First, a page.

The average approximate price is around EUR 0,75 (excl. 19% VAT, or ~EUR 0,90 incl. 19% VAT) per cm³ Material volume. Please note, these values can differ significantly, a bulky model with a large machine space (related to its material volume) will be more expensive than a compact one.

Look & Feel

  • The surface is rather rough, can but be smoothed by polishing (tumbling)
  • The material is very light (density ~0.95 g/cm³)
  • Material is white; however, it can be easily dyed (for models <15 cm)
  • X-Y axis surfaces are very smooth, however, like on most other additive technologies, in Z-direction the printing layers might be visible.


  • Flexible when thin, strong when thick
  • Very resistant material, chemically resistant, mechanically strong, heat-resistant up to ~100°C
  • One of the most durable 3D printed materials


48 MPa

Elongation at break

24 %

Modulus of Elasticity

1,700 MPa


58 MPa

Vicat A

163 °C


75 D

Wall thickness symbol

Minimum Wall Thickness
The minimum wall thickness should be no less than 0,8 mm. For long structures or structures that face mechanical stress, the wall thickness should be increased.

Cavities Symbol

Hollow parts can be printed, as long as they contain escape holes with a diameter of 5 mm or more, which allow to remove excess material. For larger cavities leave two or more escape holes.
The material is compacted during the printing process and therefore challenging to remove. Hence, thin tubes in the part might contain excess material which cannot be removed.

Clearance gap symbol

Clearance Gap
In case your file contains several shells, make sure to keep a clearance gap of min. 0,5 mm between the shells, otherwise they could be fused together.

Resolution symbol

The minimal details size should not be smaller than 0,5 mm.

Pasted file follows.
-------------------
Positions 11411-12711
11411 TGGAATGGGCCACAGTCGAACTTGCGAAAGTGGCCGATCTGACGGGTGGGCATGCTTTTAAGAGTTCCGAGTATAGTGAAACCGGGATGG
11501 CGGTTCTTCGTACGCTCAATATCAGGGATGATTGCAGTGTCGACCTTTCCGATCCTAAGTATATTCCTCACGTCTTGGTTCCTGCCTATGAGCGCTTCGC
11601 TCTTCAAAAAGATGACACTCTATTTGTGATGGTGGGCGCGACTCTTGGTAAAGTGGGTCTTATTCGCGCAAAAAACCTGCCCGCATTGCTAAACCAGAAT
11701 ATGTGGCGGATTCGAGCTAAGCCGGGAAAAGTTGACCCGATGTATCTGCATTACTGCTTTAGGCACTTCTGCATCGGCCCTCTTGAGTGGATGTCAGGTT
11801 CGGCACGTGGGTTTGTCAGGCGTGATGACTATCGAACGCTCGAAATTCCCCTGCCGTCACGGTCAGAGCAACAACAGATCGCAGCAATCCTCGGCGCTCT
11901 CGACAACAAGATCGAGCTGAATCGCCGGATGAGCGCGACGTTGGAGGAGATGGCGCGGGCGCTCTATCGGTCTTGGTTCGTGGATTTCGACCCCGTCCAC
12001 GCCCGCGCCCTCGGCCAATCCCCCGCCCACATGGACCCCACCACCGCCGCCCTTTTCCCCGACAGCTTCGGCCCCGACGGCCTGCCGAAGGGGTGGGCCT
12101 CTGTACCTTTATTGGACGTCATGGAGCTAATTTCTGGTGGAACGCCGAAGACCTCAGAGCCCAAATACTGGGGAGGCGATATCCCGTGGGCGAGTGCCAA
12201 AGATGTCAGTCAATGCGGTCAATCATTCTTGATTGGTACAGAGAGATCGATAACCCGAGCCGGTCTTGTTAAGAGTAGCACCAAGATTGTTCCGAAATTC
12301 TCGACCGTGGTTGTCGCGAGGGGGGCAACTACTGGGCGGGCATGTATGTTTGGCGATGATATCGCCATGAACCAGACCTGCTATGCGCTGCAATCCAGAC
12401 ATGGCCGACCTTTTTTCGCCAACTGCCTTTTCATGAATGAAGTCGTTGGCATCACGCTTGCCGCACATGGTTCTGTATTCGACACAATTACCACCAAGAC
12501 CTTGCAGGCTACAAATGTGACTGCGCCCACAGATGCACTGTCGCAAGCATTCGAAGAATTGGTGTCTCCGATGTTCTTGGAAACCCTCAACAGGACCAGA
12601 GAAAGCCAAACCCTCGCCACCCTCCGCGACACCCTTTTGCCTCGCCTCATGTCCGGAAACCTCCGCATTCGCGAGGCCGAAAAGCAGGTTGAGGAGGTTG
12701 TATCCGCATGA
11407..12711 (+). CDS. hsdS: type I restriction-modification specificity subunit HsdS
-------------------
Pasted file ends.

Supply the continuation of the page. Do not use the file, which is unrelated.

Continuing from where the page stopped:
Symbol interlocking parts

Interlocking parts
Interlocking parts can be printed, please allow a distance of min. 0,5 mm between the objects. Make sure that the area can be accessed to remove excess powder.

Size symbol

Bounding box
The maximum size of the part cannot exceed 330 x 250 × 200 mm.


  • Cleaning parts from excess material

Optional Finishing

  • Manual polishing
  • Machine polishing (tumbling)
  • Dyeing (black, red, blue)

Details about the process can be found in our Laser Sintering: Technology Overview.

A thin layer of powder is spread on a retractable built platform. In this powder layer the cross-section of the desired part is drawn by a laser – sintering the powder in those areas. Sintering means that the material is heated to just below the melting point, fusing the powder together. This is in contrast to the laser melting method (also called direct metal 3D printing), in which metal powder is heated with a laser beyond the melting point during the printing process.

After successfuly sintering of the first layer, a new layer of powder is spread over the previous one and the process is repeated. The sintered component is fully surrounded by powder thus providing support. Therefore – unlike SLA or Polyjet, support structures are not needed.

Laser sintering takes a comparatively long time. In a completely filled machine space, the printing cycle can last up to 2 or even 3 days.


By loading the video, you agree to YouTube's privacy policy.
Learn more

Load video

SLS process schematic. Source: Youtube, 3D Systems